Juan Pujol (alias Garbo)

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Joan Pujol García (Catalan), also known as Juan Pujol García (Spanish), MBE (14 February 1912 – 10 October 1988), was a double agent during the Second World War who was known by the British codename Garbo and the German codename Arabel.[1] He had a key role in the success of Operation Fortitude, the deception operation intended to mislead the Germans about the timing and location of the invasion of Normandy towards the end of war. The false information Pujol supplied helped persuade German intelligence the main attack would be in Pas de Calais, resulting in a decision by the German government to deploy the main body of troops there instead of in Normandy.

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World War II Double-agent

Born in the Catalan capital, Barcelona (Spain), Pujol developed a detestation of Nazi Germany and the Soviet Union after his experience of fascism and communism during the Spanish Civil War. He decided around 1940 that he must make a contribution to the war by helping Britain, Germany's only remaining adversary at the time.

He initially approached the British but they showed no interest in employing him as a spy. So he resolved to establish himself as a German agent before approaching the British again to offer his services as a double-agent.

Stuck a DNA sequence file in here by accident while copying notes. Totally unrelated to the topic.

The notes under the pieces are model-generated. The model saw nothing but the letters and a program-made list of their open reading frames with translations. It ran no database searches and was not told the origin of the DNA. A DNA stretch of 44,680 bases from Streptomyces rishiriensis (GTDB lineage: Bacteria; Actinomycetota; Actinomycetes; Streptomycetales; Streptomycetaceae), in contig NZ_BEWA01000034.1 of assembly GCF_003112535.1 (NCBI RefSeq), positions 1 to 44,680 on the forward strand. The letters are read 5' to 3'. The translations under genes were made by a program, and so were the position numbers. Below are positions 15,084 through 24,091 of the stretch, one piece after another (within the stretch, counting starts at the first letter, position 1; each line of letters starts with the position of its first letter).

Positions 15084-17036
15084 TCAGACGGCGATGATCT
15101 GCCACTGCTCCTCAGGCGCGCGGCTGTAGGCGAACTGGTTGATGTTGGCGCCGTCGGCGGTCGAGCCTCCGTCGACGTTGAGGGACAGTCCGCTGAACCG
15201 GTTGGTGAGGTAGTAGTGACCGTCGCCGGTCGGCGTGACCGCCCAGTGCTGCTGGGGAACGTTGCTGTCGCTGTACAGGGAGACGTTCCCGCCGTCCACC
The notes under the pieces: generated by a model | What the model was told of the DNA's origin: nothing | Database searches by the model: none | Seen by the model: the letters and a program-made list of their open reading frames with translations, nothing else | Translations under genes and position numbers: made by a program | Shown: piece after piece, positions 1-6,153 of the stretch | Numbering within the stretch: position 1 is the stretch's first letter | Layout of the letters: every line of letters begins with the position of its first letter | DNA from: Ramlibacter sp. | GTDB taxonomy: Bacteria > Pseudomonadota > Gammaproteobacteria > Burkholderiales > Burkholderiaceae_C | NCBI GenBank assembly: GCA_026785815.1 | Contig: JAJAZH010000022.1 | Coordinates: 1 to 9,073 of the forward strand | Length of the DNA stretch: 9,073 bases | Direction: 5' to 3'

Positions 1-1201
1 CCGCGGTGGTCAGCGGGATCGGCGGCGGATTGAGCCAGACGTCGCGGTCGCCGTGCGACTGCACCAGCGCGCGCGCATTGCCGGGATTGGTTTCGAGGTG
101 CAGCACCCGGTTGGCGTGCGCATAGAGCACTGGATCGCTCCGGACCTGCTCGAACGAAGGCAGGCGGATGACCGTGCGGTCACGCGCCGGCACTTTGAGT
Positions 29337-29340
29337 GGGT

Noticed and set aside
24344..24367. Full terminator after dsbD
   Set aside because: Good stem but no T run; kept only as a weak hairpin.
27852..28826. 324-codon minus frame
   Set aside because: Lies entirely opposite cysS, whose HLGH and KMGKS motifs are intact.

Operating initially in Lisbon, he pretended to the Germans that he was in Britain. He fabricated reports about shipping movements based on information gleaned from the library in Lisbon and from newsreel reports he saw in cinemas, and successfully convinced the Germans that he was reporting real information. He claimed to be travelling around Britain and submitted his travel expenses based on fares listed in a British railway guide. A slight difficulty was that he did not understand the pre-decimal system of currency used in Britain, expressed in pounds, shillings and pence. He was unable to make sense of the British monetary system, and was unable to total his expenses. Instead he simply itemised them, and said he would send the total later. Other mistakes would take some ingenuity in explaining by his later handlers - he once reported concerning a supposed visit to Glasgow that "There are people here who would do anything for a litre of wine". During this time he created an extensive network of fictitious sub-agents living in different parts of Britain.

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